Being grateful, being beholding is an uncomfortable feeling.  Look at our behavior when someone gives us something or does something nice for us.  We immediately want to return the favor. We want to reciprocate. Do you ever go to someone’s house for dinner empty handed?  When we’re invited to someone’s home for a meal, after we’ve asked “when”, what’s the next question?  “What can I bring?”

Many of the psalms that praise God and highlight God’s generosity include a verse that says something like, “How can I ever repay God? In light of all these benefits and blessings, what can I be or do to even up the score?” And the answer though in a variety of words is always the same, “I will go”, “I will take …” The best way to thank God is to seek God’s presence and to take what God offers. What God wants us to do in view of his love for us is simply to receive it. We begin to repay God by accepting willingly what God gives, what God has done and will go on doing for us. At first this seems difficult, but then if we put ourselves in God’s place it makes sense.  What better way can those we love thank us, please us than by visiting, calling, spending time with us.  And what makes us happier than watching our grandchildren, our children, the people whom we love, enjoying a gift that we’ve given them?

To be what God wants us to be and to have what he wants us to have, all that we need to do is to open ourselves to God’s love. The psalmists who reflect on God’s greatness and generosity also respond with words such as:

“I will call on the name of the Lord.” Again we make an effort be consciously connected with God. We do this silently and together out loud through prayers of praise, thanksgiving, remorse, and supplication.

The Rev. Paul Lehmann, a theologian and scholar of Christian ethics in an address before Princeton students, declared: Prayer is that meeting with God in which each is exposed to the other as we are. This is why we include the “Our Father” in our worship.  It’s to remind us of who we are. We are members of one family.

Our first reading this morning ended with the words, “Remember the wonderful works God has done.” Here, before us, are the sacramental symbols of bread and wine. God’s love and grace are here and they are God’s free gift to us in the person of Jesus. As we take the bread and wine into ourselves, we remember the life of Jesus, his compassion, inclusion, respect, sensitivity, self-giving and we are nurtured and strengthened to live a similar life of love.

 Someone in the congregation described our church and worship as, “A place where we can celebrate our joy and gratitude.” This is what Levi was doing with Jesus and his friends in this morning’s Gospel.  Because each day we are bombarded with news about violence, hatred, suffering and the existence of evil , it’s important that we spend time with our faith community to experience and thus to remind ourselves of the Good News that there exists more love than hatred,  more trust than fear,  more generosity than greed,  more welcoming warmth than defensiveness, more cooperation than competitiveness, more affirmation than tearing down, and more affection than violence.   Worshiping together, celebrating together and experiencing God’s spirit among us reminds us of this good news.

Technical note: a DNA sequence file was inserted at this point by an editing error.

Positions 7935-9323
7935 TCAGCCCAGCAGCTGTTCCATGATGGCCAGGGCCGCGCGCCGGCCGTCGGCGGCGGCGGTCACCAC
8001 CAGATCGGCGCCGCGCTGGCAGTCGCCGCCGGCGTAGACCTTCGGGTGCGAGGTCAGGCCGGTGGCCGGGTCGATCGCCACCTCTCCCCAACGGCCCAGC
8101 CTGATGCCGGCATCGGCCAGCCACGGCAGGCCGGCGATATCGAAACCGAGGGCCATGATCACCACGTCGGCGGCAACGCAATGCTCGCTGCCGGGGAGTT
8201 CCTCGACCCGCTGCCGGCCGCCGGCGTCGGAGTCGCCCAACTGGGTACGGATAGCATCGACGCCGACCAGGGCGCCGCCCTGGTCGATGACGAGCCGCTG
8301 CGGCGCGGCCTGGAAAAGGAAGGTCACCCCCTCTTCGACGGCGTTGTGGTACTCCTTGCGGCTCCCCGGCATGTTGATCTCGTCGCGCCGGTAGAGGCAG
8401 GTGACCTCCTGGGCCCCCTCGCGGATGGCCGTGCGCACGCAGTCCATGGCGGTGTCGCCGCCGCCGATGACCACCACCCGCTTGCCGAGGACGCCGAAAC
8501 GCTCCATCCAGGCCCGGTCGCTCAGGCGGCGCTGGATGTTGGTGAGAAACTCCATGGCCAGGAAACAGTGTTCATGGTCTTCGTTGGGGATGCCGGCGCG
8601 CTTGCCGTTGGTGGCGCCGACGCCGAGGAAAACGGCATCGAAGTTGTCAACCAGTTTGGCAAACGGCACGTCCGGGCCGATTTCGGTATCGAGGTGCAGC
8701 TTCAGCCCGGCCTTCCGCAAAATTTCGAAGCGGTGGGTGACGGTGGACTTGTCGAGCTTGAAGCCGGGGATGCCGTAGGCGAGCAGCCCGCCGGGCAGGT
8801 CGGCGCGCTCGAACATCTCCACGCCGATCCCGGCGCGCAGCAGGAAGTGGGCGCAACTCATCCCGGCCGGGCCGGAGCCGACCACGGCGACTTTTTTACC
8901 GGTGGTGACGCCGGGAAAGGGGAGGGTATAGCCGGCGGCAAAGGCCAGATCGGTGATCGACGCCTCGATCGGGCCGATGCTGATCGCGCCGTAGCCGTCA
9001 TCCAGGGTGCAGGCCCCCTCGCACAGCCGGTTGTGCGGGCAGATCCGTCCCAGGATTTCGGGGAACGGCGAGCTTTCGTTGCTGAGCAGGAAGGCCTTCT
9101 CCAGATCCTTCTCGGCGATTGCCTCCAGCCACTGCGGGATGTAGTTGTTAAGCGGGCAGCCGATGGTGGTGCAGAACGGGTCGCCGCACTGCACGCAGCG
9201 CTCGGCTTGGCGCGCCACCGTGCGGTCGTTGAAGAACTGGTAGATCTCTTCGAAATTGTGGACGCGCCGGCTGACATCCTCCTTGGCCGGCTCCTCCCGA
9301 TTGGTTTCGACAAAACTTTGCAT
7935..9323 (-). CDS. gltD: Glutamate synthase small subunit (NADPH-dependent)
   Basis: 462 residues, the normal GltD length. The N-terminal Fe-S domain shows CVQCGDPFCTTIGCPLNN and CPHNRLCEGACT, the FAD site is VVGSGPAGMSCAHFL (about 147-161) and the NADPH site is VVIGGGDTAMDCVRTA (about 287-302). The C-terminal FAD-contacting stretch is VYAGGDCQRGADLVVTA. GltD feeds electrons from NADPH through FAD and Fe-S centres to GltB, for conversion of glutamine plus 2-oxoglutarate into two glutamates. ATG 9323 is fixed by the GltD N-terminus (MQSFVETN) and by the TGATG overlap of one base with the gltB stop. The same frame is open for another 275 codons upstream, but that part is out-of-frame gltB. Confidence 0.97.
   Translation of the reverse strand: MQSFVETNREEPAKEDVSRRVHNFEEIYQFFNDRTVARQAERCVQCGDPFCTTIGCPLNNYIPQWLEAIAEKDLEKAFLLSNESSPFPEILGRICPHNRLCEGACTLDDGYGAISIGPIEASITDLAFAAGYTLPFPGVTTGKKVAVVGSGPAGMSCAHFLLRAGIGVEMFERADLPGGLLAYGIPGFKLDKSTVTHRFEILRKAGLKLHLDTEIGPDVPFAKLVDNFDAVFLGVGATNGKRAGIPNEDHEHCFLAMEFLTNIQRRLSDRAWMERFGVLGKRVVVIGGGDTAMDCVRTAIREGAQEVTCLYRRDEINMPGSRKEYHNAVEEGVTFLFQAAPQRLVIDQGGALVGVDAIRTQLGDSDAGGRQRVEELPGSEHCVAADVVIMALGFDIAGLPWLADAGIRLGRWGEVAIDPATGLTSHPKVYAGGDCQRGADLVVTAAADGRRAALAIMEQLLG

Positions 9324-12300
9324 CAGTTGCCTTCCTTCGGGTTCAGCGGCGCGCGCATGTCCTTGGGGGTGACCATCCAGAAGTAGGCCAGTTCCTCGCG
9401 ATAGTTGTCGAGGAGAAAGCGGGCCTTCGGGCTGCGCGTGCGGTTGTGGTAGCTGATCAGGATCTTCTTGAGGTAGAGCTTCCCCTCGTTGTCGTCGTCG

One comment that someone made summarizes the way this community chooses to worship:

We are accepting of a diverse set of ideas and approaches, building upon the strong foundation of Jesus’ teachings and His loving actions.”

So we will continue to have different approaches as we experience God’s presence in the assembly, God’s presence in the word, God’s presence in the silence, God’s presence in the music, and God’s presence in the breaking of the bread. One week you may find the music particularly uplifting or the sermon especially helpful; another week, not so much.  It’s impossible to please everyone all of the time. But if we enter this sanctuary, as our bulletin invites us each week, as “open vessels that God may enter”, and if we remain attentive to God’s presence and actions while we are here, we will be blessed with what we need to receive.

I end with a poem by Macrina Wiederkehr entitled Child of Wonder, who presents an appropriate and beneficial attitude for us to have as we worship together each week:

My bare feet walk the earth reverently

For everything keeps crying,

 Take off your shoes

The ground you stand on is holy

The ground of your being is holy.


When the wind sings through the pines

like a breath of God

awakening you to the sacred present

calling your soul to new insights

Take off your shoes!


When the sun rises above your rooftop

coloring your world with dawn

be receptive to this awesome beauty

put on your garment of adoration

Take off your shoes!


When the Red Maple drops its last leaf of summer

Wearing its ‘burning bush” robes no longer

Read between its barren branches, and

Take off your shoes!


When sorrow presses close to your heart

Begging you to put your trust in God alone

Filling you with a quiet knowing

That God’s hand is not too short to heal you

Take off your shoes!


When, during the wee hours of the night

you drive slowly into the new day

and the morning’s fog, like angel wings

hovers mysteriously above you

Take off your shoes!


Take off your shoes of distraction

Take off your shoes if ignorance and blindness

Take off your shoes of hurry and worry

Take off anything that prevents you

from being a child of wonder.


Take off your shoes;

The ground you stand on is holy.

The ground you are is holy.  Amen